In a case of life imitating art, U.S. News has found that municipal sewers, with little public recognition, are overflowing or breaking down with disturbing regularity, releasing mega amounts of pollutants. In the past eight months, San Diego has had a raw sewage spill of 34 million gallons and small-town Fort Pierce, Fla., was hit with 8 million gallons. Even these huge overflows are dwarfed by the squalid slumgullions that combined sewer systems unleash during rainstorms. Some 150 million people rely on sewer systems that use separate pipelines for rainwater and sanitary-sewer waste. But an additional 42 million people in 900 communities depend on older, combined sewer systems, which commingle storm water and sewage into one pipe during rainstorms. A downpour last month prompted the Milwaukee sewer authority to discharge more than a billion gallons of raw sewage into area waterways and Lake Michigan. All told, the EPA projects that combined sewer overflows (or CSOs) discharge 1.2 trillion gallons of sewage and storm water a year–enough to keep Niagara Falls roaring for 18 days.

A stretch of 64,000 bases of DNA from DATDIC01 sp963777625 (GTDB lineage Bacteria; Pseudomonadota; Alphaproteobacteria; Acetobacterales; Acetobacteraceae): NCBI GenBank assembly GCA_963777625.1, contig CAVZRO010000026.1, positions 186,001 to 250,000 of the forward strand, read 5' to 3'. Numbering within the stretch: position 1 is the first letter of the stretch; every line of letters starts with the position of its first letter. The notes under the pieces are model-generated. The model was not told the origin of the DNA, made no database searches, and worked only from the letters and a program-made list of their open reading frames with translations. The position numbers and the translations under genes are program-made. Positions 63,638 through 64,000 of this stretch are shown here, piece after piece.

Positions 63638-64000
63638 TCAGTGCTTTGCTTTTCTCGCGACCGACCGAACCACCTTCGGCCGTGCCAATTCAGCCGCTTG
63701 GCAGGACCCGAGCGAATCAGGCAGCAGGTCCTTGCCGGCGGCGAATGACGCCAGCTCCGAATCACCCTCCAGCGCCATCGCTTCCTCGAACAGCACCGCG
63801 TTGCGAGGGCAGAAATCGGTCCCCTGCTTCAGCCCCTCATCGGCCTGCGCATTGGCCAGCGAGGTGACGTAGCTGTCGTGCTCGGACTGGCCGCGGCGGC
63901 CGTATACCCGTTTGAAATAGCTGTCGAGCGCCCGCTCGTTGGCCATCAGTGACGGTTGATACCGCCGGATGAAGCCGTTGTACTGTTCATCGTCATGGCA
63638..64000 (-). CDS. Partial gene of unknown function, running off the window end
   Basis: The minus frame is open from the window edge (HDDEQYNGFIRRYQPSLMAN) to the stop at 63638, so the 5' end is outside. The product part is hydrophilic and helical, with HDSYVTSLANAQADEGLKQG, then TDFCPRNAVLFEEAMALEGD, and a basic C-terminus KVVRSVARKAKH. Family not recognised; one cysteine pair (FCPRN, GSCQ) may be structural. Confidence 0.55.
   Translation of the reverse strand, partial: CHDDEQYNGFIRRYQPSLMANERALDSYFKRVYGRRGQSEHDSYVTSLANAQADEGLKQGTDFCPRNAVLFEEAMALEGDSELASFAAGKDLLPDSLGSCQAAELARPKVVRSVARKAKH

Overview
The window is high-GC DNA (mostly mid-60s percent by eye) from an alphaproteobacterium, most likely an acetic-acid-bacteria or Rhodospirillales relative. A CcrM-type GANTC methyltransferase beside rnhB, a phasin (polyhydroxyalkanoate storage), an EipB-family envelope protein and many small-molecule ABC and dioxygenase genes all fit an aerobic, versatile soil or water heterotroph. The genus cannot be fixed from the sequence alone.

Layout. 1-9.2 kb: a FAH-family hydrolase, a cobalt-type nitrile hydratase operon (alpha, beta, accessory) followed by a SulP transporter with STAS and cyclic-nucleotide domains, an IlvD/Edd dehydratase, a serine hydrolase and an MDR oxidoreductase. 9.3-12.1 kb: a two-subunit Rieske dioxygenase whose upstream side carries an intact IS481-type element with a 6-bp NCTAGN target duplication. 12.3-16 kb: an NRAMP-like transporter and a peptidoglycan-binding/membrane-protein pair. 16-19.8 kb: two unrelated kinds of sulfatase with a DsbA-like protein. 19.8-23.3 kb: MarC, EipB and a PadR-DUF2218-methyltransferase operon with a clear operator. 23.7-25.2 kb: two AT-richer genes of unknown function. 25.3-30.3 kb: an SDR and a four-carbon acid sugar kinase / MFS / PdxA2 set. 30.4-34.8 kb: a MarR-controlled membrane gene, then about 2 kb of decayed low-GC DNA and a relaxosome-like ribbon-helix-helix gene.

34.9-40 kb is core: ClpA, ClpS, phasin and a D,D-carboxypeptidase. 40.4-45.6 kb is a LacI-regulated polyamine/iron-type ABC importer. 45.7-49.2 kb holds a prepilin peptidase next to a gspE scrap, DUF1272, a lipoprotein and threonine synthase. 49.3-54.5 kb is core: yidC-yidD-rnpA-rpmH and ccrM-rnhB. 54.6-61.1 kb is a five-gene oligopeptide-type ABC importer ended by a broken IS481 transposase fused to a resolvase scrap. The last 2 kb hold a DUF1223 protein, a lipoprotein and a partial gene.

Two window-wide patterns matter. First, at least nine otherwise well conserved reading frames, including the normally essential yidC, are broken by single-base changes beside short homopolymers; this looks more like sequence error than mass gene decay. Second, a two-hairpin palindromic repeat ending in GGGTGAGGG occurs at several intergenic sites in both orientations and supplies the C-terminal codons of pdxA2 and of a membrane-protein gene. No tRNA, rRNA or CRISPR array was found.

Urban sprawl. Apart from agricultural runoff, no pollution source sullies more miles of the nation’s rivers than municipal treatment plants. Sewer discharges routinely close thousands of acres of shellfish beds to harvesting, and, in city after city, overflows are common. Since President Clinton took office, his former hometown of Little Rock has suffered over 600 reported sanitary-sewer overflows, including cases where sewage coursed through city parks and golf courses. Nationwide, the U.S. Public Interest Research Group estimates that municipal sewage plants released 51 million pounds of toxic chemicals into public waters in 1997, the latest year for which statistics are available.
A draft report for the EPA obtained by U.S. News finds that more than a million Americans become ill each year just from sanitary-sewer overflows (SSOs). Raw sewage contains bacteria like E. coli, viruses, helminths (intestinal worms), and parasites. Most of those stricken suffer stomach cramps and diarrhea, but untreated sewage also spreads life-threatening ailments like cholera and infectious hepatitis. In 1998, a few miles from George W. Bush’s governor’s mansion in Austin, Texas, more than 1,400 residents of the Brushy Creek area became ill with gastroenteritis after 167,000 gallons of untreated sewage spilled into the creek. About 135 residents contracted cryptosporidiosis, the ailment that killed 54 Milwaukee residents after that city’s water supply was poisoned by the parasite in 1993. In 1998, water-borne pollution forced health authorities to close beaches or to put out advisories more than 7,000 times–with sewage spills accounting for as many as half of the shutdowns.